On 3 July 2013, the Australian Customs and Border Protection Service (“Customs”) released its Blueprint for Reform 2013-2018.
This follows an announcement late last year by the Minister for Home Affairs, the Hon Jason Clare, that there would be a “root and branch reform” of Customs.
As could be expected given the current political climate, a significant focus of the Blueprint is surrounding border security issues.
However, there are also some proposed reforms in respect of trade, aimed at automating and simplifying border clearance processes to provide a more seamless approach and encourage trade to and from Australia.
One of the stated intentions is for importers to provide Customs with information “once only”, which can be re-used wherever possible for all electronic cargo clearances and to identify goods of concern before they arrive in Australia.
The key areas of focus to transform trade and goods include:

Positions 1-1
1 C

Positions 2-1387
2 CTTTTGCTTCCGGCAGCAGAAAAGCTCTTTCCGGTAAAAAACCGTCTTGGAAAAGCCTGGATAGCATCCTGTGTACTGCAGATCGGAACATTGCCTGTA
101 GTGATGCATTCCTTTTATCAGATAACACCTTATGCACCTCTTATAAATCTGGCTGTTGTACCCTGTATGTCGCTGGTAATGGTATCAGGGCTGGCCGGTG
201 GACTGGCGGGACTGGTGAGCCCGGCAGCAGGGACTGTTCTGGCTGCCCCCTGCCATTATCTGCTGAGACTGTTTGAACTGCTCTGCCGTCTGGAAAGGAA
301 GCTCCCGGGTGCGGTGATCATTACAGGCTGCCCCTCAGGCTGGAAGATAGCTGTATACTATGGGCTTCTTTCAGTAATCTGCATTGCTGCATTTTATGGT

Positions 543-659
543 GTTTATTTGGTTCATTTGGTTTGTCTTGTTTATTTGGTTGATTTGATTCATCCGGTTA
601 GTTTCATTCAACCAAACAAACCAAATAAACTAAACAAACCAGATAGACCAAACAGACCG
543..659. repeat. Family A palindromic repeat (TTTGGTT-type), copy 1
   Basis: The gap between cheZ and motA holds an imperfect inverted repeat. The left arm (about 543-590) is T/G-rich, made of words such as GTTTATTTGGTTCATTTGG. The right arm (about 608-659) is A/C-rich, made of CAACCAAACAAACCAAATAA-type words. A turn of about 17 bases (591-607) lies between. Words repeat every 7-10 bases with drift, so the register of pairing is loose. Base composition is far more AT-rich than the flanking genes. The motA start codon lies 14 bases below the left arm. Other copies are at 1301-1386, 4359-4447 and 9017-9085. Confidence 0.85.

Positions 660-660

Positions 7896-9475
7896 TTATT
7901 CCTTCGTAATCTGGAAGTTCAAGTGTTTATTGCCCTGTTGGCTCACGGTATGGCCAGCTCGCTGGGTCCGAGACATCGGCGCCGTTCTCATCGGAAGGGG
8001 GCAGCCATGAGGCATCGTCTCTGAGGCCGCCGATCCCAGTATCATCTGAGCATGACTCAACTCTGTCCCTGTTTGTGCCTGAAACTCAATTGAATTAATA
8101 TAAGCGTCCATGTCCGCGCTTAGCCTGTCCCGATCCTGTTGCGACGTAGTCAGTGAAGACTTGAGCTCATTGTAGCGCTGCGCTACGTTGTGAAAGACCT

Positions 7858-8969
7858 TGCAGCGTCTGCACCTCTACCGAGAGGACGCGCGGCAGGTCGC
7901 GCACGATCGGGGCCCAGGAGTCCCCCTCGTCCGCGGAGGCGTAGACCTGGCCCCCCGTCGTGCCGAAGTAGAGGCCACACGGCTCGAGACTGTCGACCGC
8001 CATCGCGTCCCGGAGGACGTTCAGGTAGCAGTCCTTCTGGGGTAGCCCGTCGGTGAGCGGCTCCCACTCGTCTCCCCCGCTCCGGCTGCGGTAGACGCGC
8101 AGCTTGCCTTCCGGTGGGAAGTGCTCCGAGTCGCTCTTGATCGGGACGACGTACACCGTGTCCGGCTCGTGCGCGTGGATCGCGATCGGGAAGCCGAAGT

- facilitating trusted trade
- connecting cargo systems
- the use of eCargo – digital by default and
- improving trade assistance technologies and tools.
There is also some commentary regarding a stronger and smarter compliance approach.
A range of parties, including the Customs Brokers and Forwarders Council of Australia, have been invited to actively engage and consult with Customs in relation to the Blueprint.
It will be interesting to see how Customs will balance the legitimate and appropriate aims of ensuring the security and integrity of Australia’s borders with improved trade facilitation. There may be some tension in reconciling these very different but important objectives.
Obviously, any changes to trade facilitation will impact importers, exporters and service providers. It is important that any changes are implemented in a practical and efficient manner taking into account all of the relevant stakeholders.